Start a new family tradition and make edible ornaments for the birds. One of my favorites is a pinecone covered with peanut butter (natural is best) and rolled in birdseed. Hang the pinecones with twine and in the spring, the birds can use it for nesting material.
Mistletoe is a plant that grows parasitically on trees. It extracts water and nutrients from the host plant. In the winter, the plant produces white berries. Use caution around children and pets because mistletoe berries are toxic.
What is the origin of the holiday tradition of kissing under the mistletoe? Mistletoe is considered a symbol of fertility and life because in winter, when deciduous trees have lost their leaves, and many plants have died away, mistletoe remains green. There are a myriad of myths and legends about the mistletoe plant throughout history.
When you hike or while you drive, ask your child to spot mistletoe growing in trees,
Many of us decorate our homes with poinsettias during the Christmas season, but what do you know about this plant?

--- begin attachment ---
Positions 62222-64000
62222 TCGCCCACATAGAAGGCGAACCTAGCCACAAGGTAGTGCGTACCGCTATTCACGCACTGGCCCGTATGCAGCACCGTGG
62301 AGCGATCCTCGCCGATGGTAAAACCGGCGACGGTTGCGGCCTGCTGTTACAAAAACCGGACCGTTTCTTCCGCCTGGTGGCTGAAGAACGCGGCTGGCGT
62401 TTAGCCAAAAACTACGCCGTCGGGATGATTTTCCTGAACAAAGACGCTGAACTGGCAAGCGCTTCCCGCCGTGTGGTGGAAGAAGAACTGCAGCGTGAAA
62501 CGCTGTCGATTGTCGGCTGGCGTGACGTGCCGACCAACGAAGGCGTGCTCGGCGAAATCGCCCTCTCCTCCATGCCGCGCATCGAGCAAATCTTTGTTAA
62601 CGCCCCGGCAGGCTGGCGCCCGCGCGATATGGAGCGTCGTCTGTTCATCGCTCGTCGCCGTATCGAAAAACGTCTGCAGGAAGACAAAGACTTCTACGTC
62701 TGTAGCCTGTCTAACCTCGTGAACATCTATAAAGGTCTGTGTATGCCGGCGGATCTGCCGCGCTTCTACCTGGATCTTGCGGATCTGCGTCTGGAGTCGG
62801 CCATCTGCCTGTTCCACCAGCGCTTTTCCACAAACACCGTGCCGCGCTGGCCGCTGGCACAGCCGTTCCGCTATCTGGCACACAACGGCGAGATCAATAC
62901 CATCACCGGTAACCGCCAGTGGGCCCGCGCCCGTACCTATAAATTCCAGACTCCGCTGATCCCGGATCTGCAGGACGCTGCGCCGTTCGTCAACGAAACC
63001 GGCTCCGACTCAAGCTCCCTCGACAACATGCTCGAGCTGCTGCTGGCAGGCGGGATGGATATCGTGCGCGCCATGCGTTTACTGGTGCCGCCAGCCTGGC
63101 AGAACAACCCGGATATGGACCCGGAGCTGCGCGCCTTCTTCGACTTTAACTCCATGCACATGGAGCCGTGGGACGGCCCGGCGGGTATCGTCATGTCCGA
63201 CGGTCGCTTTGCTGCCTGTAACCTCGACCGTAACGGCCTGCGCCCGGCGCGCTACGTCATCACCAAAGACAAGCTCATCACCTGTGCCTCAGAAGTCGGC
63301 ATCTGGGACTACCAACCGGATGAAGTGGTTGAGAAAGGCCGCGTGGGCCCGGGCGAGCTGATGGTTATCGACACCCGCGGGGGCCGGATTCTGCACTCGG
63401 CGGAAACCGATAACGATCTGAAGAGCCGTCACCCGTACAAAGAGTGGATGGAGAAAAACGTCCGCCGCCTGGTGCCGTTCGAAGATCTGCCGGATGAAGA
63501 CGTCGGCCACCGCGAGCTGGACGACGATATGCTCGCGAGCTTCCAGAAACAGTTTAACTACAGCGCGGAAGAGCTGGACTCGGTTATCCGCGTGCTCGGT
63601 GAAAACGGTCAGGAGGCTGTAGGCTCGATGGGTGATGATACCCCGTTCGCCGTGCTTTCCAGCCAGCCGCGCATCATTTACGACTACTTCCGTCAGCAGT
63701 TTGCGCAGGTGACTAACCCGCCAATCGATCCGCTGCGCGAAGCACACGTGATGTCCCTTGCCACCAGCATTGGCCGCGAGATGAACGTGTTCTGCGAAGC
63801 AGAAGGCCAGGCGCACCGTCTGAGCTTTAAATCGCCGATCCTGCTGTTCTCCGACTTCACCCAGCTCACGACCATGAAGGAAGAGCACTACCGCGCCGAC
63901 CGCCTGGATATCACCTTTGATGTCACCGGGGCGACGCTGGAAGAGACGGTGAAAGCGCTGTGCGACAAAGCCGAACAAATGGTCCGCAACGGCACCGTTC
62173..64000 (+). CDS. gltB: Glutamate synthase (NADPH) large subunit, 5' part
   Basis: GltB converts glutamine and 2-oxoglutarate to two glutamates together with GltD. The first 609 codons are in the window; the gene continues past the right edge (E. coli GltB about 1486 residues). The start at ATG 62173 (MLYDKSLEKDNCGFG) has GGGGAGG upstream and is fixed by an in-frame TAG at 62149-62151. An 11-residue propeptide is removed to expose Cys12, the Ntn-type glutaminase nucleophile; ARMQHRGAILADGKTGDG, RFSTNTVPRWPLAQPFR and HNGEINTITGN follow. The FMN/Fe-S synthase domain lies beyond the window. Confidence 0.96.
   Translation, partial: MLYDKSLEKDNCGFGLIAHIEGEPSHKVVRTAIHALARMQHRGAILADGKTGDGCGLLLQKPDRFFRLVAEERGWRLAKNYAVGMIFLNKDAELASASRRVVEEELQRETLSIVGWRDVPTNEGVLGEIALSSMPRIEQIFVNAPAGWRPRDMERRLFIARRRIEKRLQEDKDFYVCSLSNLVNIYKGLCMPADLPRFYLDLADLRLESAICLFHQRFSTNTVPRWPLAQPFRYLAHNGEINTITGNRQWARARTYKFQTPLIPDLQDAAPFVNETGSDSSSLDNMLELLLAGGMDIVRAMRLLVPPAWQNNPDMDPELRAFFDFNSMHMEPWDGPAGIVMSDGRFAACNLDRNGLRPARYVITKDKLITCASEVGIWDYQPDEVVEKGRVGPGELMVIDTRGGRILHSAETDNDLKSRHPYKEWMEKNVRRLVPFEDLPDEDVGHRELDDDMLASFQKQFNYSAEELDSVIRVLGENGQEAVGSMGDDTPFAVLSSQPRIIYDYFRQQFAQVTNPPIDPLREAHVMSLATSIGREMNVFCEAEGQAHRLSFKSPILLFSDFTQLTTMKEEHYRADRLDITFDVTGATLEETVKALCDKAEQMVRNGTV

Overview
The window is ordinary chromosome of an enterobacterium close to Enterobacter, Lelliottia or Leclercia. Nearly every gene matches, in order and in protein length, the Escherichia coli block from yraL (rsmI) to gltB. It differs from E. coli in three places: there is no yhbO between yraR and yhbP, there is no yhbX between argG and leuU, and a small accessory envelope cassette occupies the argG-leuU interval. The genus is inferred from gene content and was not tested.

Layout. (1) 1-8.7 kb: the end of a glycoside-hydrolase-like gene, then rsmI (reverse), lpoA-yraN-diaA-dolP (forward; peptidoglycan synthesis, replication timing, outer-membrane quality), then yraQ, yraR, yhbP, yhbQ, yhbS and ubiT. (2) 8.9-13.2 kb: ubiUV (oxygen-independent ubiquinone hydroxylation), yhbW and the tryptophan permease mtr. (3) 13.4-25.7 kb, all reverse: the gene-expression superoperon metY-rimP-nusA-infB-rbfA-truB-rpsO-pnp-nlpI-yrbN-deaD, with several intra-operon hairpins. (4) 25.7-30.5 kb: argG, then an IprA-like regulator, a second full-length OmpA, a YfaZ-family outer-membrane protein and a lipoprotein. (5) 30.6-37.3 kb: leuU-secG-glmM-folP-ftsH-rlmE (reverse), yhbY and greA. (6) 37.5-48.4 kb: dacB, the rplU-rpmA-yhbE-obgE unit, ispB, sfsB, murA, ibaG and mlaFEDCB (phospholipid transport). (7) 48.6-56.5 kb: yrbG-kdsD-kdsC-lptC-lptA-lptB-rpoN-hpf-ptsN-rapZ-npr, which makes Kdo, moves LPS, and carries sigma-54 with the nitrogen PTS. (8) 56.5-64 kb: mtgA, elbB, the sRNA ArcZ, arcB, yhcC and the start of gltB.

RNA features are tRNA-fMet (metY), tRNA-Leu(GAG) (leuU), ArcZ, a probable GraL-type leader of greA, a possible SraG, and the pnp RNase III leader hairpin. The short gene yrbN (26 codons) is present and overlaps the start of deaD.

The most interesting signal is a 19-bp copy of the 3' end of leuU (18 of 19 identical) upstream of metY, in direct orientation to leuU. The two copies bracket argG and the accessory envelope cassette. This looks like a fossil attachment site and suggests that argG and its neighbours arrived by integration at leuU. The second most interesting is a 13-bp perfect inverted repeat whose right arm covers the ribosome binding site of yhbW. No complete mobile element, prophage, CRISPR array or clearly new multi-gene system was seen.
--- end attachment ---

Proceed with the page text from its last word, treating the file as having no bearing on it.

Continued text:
Poinsettias grow wild in Central America and Mexico.
In their native environment, poinsettias are shrubs that grow as high as 10 to 15 feet tall.
Joel Roberts Poinsett, the first ambassador from the United States to Mexico, brought the plants to the United States in the 1820s, and they were named after him.
The colorful parts of a poinsettia aren’t flowers, but modified leaves, called bracts. The flower is the yellow center of the plant.
Click here for the Safeshare link for the following informative video.
Visit a nursery or greenhouse with your child to examine different varieties of poinsettias.
The Legend of the Poinsettia, from Mexico, is an excellent choice if you are studying Christmas around the world. Legends are traditional stories regarded as historical but with little or no evidence to prove them.
My daughter, a Covid bride, was married this year and we both wanted to save the lovely flowers from her wedding in June and her reception in November. I experimented with drying the flowers in my basement. When I saw these DIY ornaments at Michaels. I knew they would provide the perfect means to display some of the blooms. I’m excited about gifting her this keepsake ornament! What an easy way to preserve memories from a dance, anniversary or any other special occasion. Do you have any other ideas on how to use these flowers? Please leave your suggestions in the comments.
Note: Suspending flowers upside down in a dry, cool place helps to maintain their form while they are going through the drying process. It also allows the air to circulate around the petals, stems and leaves, preventing mold.